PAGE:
Bloomberg’s Will Leitch has published the best account I’ve seen of a Donald Trump event and a Donald Trump crowd, in the context of this weekend’s bizarre pop-up extravaganza in a Mobile football stadium. He grasps that the venue represents the closest thing Alabama offers to an ancient coliseum, or perhaps even a pagan temple (though even a Trump crowd would look puny in the 90,000-plus seat Bryant-Denny Stadium in Tuscaloosa), and the candidate himself is described as having the stage presence associated with a true Alabama god:

Trump doesn’t need a warm-up act, doesn’t even need to warm up. He has always carried himself like someone who is constantly hearing tens of thousands of people chanting his name in his head, so when at an event like this, when it’s actually happening, he’s in his natural element; he took the stage like he was Nick Saban, like he’d lived in Alabama his whole life. “This is beautiful, this is beautiful,” he said, and you never believed anything a politician said more.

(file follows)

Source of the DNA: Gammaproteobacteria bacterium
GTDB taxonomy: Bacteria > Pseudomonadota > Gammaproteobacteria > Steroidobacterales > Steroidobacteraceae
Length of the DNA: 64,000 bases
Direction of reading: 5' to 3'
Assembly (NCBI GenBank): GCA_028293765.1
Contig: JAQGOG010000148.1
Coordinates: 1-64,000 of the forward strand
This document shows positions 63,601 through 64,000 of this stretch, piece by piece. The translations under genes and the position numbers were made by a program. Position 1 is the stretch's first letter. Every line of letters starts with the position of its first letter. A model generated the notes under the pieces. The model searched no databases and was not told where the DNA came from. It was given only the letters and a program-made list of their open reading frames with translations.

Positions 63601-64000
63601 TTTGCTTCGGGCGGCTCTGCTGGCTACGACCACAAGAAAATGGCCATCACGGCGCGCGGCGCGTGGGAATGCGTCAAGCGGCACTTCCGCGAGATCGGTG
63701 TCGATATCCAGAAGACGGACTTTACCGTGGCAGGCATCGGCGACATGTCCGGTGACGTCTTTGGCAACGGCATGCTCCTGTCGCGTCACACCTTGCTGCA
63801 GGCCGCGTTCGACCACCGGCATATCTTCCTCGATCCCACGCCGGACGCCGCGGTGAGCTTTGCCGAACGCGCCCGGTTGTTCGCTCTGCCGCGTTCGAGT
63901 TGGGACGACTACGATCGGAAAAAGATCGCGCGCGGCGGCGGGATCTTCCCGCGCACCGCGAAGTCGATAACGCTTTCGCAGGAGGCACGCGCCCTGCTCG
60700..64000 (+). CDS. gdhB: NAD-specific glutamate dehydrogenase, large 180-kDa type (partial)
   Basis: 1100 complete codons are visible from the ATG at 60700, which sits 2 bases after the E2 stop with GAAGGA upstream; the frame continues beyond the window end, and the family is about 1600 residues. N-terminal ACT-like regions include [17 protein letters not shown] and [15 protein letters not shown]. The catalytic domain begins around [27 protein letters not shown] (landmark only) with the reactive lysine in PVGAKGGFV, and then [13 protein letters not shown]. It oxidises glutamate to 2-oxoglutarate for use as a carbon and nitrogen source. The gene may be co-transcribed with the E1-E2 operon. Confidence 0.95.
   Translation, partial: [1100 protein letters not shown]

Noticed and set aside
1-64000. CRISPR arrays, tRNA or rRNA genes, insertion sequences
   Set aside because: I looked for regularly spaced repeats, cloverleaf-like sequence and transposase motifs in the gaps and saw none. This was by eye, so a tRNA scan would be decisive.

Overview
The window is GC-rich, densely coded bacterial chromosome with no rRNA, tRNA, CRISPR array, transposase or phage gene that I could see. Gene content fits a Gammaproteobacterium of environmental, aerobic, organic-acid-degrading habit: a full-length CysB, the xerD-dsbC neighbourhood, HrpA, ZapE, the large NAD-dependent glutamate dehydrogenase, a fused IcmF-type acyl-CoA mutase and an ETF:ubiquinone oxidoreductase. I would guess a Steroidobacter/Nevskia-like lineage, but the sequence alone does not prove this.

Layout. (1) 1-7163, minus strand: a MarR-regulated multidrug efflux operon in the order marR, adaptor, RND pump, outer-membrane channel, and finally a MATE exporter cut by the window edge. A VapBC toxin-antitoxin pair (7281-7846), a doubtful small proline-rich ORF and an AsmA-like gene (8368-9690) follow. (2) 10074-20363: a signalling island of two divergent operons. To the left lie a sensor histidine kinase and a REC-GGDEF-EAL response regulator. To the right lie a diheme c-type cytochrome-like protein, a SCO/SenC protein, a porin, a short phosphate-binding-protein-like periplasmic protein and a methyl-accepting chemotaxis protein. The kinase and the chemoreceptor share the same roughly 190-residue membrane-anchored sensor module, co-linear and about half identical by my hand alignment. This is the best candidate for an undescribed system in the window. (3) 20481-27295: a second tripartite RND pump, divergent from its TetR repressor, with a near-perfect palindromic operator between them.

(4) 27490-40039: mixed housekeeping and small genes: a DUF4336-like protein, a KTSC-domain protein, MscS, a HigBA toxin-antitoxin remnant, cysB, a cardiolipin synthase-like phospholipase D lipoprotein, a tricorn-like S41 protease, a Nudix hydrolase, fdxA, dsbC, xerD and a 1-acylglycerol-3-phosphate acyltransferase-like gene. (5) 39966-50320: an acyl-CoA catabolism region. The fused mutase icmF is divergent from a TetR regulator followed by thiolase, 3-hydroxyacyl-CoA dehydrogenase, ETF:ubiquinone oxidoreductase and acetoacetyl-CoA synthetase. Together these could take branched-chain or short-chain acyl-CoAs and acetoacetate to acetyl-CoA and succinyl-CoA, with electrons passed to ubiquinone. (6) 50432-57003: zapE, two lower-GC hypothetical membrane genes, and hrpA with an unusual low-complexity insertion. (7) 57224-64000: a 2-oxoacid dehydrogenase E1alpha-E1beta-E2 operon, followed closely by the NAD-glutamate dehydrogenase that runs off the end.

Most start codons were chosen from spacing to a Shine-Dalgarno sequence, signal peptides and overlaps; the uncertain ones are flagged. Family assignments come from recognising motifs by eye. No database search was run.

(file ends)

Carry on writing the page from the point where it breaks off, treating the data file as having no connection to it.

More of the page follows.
Reading about the attendees of this event, you get a clear indication of Trump’s potential staying power as a candidate: something in the medium range. As a protest figure with a few tested crowd-pleasing sound bits and a half-ironic appeal, his constantly predicted “peak” or “decline” or even “implosion” is not happening anytime very soon, barring some sort of political Sin Against the Holy Ghost. And were he to persist as that ultimate kind of protest candidate, an independent general election candidate, you could see him retaining an indestructible core following all the way to November of 2016.

But at some point he’s probably not going to be running first in GOP polls unless he simultaneously refreshes his act while no one in the vast field of rivals begins to cut into his constituency. The $64,000 question is whether his sell-by date precedes the early state contests next January and February.

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Ed Kilgore

Ed Kilgore is a political columnist for New York and managing editor at the Democratic Strategist website. He was a contributing writer at the Washington Monthly from January 2012 until November 2015, and was the principal contributor to the Political Animal blog.